As for academics, math is hot. In 2011, 20 graduating seniors majored in math, compared to more than 60 in the class of 2021. Overall, the College is seeing rising enrollments in STEM classes. In the class of 1971, the top 10 majors (including double majors) among graduating seniors were, in order: English, political science, independent scholars, American studies, economics, biology, fine arts, history, psychology and philosophy. In the class of 2021, the top 10 are: economics, mathematics, psychology, political science, computer science, English, history, statistics, biology and neuroscience.

Note that 50 years ago Amherst did not have a computer science department. And while it was popular to be an independent scholar in 1971, by 2021 it is a rarity. Amherst still offers what it has traditionally done best: fostering critical thinking and what it calls “close colloquy”—ongoing conversations between students and faculty. For many students, those conversations are life-changing.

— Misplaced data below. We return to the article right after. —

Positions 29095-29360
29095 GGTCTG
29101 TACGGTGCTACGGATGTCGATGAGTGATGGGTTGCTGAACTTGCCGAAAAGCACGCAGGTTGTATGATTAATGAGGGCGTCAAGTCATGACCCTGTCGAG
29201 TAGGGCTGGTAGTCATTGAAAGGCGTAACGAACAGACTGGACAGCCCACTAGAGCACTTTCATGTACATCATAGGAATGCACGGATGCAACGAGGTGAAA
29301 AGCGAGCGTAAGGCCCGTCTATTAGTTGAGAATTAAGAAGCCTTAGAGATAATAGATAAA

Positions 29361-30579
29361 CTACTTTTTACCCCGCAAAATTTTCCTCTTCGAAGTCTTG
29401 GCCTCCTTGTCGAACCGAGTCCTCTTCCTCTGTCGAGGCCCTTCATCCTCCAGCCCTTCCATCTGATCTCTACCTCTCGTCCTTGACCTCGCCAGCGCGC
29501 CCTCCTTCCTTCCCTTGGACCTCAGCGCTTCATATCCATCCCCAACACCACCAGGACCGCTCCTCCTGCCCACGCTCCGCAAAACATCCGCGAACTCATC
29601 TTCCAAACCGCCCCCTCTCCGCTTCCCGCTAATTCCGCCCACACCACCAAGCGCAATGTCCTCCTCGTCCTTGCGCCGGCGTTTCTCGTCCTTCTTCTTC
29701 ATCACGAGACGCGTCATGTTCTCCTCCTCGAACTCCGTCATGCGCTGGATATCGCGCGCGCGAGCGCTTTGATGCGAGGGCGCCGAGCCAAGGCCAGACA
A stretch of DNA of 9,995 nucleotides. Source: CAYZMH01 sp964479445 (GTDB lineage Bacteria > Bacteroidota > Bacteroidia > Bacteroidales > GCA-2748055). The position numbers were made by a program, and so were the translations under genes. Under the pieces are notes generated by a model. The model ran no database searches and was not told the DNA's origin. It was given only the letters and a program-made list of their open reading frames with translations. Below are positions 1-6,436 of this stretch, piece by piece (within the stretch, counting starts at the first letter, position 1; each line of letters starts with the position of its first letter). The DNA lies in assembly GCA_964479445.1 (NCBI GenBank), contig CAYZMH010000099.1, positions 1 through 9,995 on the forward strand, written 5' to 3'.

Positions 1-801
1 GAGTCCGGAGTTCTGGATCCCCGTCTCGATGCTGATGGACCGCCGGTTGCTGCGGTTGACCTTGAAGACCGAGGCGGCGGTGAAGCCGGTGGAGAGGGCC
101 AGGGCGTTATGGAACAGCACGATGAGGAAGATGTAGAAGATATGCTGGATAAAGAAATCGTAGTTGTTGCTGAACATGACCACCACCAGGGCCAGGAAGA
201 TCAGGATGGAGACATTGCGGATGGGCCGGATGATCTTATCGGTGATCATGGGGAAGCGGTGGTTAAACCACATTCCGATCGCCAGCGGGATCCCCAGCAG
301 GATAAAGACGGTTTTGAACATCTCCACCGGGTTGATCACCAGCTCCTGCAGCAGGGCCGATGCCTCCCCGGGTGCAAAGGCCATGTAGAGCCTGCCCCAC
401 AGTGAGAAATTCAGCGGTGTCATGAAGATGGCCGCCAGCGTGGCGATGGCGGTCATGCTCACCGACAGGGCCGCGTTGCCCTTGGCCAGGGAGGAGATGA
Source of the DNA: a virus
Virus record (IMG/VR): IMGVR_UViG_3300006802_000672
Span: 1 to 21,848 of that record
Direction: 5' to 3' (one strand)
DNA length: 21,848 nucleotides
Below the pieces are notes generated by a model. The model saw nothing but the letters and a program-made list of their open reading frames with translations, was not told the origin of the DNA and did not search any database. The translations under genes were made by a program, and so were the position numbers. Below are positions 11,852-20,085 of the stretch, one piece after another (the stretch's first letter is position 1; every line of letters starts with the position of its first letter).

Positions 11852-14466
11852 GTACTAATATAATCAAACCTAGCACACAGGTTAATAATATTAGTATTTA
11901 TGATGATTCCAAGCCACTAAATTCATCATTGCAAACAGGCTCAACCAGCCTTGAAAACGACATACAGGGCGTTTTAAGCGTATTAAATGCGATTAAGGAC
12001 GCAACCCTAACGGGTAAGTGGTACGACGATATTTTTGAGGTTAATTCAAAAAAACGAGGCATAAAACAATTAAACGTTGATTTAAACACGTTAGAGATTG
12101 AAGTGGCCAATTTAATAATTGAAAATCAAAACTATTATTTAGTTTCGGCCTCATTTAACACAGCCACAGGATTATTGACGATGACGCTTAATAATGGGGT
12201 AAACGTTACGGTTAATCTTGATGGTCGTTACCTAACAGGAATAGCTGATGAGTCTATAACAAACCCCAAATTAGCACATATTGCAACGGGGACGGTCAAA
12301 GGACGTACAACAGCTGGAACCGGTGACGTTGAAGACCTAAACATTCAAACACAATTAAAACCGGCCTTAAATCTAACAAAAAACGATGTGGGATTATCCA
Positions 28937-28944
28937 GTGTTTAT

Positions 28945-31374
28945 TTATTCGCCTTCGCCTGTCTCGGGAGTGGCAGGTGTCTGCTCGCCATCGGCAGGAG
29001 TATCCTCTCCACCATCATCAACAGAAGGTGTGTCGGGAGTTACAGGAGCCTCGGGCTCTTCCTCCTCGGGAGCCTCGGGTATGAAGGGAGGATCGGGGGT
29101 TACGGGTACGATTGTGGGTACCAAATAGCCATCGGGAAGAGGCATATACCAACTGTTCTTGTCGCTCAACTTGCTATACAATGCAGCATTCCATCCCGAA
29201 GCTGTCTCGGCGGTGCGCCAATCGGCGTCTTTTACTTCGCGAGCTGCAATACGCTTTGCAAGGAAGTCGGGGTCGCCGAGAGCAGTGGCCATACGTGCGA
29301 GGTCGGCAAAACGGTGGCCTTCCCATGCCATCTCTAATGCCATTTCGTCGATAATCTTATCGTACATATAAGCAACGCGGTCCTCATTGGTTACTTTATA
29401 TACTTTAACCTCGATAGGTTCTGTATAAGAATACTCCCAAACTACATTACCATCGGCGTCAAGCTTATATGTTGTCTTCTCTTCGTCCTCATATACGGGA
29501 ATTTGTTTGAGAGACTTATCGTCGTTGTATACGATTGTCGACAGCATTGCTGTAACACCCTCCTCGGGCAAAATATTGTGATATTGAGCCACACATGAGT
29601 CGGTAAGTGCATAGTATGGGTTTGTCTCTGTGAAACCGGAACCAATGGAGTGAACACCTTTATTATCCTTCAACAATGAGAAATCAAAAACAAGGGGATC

In 1921, an Amherst Centennial booklet stated: “People die, customs change, monuments fall and buildings crumble, but a college goes on from generation to generation eternally.” 

Now, who dares to predict what Amherst College will be in 2121? 

Pick is a former newspaper reporter and the author of several books about history and science. This article is excerpted from Eye Mind Heart: A View of Amherst College at 200, which is the signature book of the College Bicentennial. Learn more about this and the other two Bicentennial books at amherst.edu/go/books200.

Illustrations by Adam McCauley